The theatre was forced to purchase a $60,000 digital projection system in order to continue showing films beyond the end of this year. The movie industry is abandoning the practice of sending films out on 35mm prints and moving on to a digital delivery system. All of the big, mainstream theatre chains have converted to digital projection.
Small operators and second run movie houses have been caught in an expensive dilemma of either biting the digital bullet and upgrading, or going dark because of cost and the fact that movies will not be delivered on film anymore. Film projectors will become as obsolete as victrola phonographs, 8-track tape players and VCRs.
Because the cost of obtaining a digital projector was so great, Honokaa People’s Theatre turned to the community in order to seek funding. The Kickstarter campaign was launched early this summer with the goal of bringing in $40,000 to fund a major part of the system. At the campaign’s end on September 27, the theatre covered its goal and then some by bringing in $43,995.
The theatre held an earlier campaign in which it raised $10,000. The film Honokaa Boy is being used as a fundraising vehicle where it has been shown numerous times in the theatre. The Japanese made film was shot in Honokaa in 2008 where the theatre itself was one of the central locations in the story about a young man’s relationship with an older woman.
To say the least the operators of the theatre are happy as expressed in their latest Kickstarter email: “Big mahalos friends! From the bottom of our hearts, we love you all and we’re so glad to be here! Wooo hooo we made it!”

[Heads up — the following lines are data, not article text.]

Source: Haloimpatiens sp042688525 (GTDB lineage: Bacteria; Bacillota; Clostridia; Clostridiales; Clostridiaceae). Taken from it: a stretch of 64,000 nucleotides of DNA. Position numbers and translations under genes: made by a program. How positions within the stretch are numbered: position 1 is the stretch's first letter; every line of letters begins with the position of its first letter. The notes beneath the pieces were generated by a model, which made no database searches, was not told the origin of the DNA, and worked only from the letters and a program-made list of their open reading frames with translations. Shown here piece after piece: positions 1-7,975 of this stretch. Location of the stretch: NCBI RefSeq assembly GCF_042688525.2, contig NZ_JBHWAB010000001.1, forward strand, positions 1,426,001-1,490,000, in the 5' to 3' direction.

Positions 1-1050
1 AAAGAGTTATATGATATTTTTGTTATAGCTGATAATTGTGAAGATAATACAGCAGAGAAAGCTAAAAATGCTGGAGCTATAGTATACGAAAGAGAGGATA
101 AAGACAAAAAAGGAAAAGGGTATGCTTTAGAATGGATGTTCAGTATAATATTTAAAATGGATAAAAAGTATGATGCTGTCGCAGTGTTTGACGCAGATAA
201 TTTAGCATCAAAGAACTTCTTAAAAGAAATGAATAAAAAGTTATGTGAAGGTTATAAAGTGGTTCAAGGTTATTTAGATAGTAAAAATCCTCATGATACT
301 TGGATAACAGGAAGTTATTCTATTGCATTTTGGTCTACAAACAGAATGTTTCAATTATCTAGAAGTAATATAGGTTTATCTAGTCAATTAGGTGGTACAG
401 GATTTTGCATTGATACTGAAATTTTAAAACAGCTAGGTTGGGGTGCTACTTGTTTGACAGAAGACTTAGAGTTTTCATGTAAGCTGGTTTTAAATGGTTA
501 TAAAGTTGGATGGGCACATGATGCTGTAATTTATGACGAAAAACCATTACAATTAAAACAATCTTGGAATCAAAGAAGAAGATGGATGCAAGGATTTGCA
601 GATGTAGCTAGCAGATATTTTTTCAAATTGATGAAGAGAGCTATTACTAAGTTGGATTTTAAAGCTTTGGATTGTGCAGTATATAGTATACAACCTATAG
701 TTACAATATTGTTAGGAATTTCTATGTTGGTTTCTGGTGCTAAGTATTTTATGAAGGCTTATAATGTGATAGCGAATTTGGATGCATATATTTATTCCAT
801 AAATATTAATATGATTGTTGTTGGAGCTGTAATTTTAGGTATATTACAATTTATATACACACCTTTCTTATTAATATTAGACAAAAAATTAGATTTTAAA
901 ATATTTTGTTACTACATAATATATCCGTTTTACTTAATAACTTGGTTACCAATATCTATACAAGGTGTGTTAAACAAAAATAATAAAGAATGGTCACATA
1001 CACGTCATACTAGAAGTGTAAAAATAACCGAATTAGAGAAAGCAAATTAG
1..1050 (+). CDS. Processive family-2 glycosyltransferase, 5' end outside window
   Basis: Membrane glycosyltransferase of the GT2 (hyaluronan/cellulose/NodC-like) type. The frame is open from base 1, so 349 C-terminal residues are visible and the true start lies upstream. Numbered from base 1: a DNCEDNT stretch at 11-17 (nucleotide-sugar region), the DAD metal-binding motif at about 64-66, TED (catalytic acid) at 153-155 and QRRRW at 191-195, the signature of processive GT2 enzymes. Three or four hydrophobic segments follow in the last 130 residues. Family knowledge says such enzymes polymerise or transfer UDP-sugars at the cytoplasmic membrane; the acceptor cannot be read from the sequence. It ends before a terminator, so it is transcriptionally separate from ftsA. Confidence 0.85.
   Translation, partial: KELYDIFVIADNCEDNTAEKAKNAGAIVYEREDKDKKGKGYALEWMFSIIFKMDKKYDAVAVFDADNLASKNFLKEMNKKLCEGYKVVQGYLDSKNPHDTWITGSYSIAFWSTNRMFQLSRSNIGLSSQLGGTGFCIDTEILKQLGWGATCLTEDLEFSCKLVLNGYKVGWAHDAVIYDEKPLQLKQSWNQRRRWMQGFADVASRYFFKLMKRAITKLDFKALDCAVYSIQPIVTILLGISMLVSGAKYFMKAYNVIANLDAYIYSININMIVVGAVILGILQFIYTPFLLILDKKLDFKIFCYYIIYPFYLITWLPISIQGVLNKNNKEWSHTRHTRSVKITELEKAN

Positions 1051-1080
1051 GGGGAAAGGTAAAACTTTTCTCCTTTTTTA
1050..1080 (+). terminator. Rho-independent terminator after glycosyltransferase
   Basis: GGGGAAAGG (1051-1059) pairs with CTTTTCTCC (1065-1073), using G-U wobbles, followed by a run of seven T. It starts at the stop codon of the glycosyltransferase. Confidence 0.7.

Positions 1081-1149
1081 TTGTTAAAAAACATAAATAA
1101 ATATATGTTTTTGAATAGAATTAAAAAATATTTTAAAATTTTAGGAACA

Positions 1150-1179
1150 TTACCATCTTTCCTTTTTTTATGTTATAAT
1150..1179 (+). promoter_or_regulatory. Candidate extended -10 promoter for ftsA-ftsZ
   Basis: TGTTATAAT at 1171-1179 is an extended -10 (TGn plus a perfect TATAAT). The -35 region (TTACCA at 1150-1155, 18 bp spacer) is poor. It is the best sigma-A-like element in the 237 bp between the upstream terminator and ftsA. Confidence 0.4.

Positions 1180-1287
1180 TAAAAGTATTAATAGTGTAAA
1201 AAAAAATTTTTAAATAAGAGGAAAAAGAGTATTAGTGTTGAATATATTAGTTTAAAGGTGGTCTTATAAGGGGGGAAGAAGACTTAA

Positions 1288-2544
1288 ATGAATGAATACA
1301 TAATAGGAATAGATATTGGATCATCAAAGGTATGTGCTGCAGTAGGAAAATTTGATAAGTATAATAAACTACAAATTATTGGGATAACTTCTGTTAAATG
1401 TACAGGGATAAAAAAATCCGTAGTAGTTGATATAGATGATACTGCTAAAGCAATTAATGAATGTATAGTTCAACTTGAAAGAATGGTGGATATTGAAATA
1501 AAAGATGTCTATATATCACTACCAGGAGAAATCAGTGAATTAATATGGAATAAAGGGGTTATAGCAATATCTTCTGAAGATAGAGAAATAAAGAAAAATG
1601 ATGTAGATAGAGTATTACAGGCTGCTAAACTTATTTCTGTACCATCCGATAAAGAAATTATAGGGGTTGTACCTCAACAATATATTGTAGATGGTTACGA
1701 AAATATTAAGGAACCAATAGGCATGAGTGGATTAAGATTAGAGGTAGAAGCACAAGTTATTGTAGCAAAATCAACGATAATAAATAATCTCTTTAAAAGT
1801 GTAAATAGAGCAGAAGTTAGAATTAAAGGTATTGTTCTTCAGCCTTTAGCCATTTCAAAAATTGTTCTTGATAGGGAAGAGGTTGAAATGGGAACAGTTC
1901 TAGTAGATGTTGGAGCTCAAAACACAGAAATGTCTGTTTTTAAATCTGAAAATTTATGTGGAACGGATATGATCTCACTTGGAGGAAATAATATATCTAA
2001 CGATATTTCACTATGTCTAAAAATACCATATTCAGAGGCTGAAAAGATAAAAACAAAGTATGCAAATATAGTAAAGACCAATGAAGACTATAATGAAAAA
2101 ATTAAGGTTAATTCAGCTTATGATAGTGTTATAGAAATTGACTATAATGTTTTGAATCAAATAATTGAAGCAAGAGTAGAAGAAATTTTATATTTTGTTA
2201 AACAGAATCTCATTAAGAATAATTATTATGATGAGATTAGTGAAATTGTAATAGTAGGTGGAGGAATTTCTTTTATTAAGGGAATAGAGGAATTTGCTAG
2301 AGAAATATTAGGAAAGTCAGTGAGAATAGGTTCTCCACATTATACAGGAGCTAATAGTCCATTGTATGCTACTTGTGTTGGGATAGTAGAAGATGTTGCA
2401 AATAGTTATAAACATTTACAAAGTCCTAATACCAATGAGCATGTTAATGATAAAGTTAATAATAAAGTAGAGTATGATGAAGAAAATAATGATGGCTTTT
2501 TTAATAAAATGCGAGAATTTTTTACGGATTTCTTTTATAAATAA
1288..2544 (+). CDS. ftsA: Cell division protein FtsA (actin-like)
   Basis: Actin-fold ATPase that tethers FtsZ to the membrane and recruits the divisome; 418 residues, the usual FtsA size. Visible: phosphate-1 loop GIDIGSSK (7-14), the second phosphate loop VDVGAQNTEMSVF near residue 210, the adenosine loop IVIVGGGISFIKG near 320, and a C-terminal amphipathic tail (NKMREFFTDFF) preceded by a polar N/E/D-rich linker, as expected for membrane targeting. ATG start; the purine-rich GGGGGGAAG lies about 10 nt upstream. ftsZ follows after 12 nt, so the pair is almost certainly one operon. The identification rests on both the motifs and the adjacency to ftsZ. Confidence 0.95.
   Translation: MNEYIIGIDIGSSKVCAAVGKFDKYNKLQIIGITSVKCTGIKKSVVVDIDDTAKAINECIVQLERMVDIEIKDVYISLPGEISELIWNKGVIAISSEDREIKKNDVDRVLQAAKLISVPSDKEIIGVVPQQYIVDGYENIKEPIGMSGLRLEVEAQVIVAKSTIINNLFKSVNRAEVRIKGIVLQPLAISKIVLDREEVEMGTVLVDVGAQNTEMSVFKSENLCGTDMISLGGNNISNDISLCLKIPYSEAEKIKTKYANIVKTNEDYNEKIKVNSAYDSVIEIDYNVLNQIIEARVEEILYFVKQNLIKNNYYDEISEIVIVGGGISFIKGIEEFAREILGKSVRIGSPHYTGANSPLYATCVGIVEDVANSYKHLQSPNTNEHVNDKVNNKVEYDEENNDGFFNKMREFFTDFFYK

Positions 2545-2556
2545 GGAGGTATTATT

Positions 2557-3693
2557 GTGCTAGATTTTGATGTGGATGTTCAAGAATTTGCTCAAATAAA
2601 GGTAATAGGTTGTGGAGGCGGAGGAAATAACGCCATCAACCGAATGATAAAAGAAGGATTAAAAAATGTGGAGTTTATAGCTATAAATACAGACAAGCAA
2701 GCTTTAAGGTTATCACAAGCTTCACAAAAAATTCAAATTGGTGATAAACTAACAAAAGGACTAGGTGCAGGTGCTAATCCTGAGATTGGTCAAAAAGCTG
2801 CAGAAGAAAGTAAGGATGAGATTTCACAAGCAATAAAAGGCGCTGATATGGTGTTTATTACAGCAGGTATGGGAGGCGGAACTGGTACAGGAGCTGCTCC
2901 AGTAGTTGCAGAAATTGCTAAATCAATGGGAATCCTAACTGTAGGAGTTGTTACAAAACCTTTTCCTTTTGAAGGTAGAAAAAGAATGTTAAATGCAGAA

Honokaa People’s Theatre has been in business since 1930 operated for most of its existence by the Tanimoto family who owned other theaters on the Big Island of Hawaii. The theatre changed hands in the late 1980s when Dr. Tawn Keeney bought it and upgraded the facility over several years.
Today People’s Theatre not only shows movies, but is a showcase for many live music and dance events as well as classes for the people in the Hamakua – Honokaa community.
While a digital future is assured in Honokaa, Hilo’s discount movie theatre in the old Kress building closed on September 26 because its operators Regal Entertainment Group could not justify the cost of upgrading their equipment to digital. The theatre space has been leased to a church.
The author spent his childhood and teen years in Honokaa and attended many movies at People’s Theatre from the 1960s through the late 1970s. He is one of the donors to the Kickstarter campaign. Written and photographed by Melvin Ah Ching. Photos (top): Honokaa People’s Theatre familiar facade. Below: The interior of the theatre looks much like it always has except that some of the front row seats were removed to make room for a larger stage area.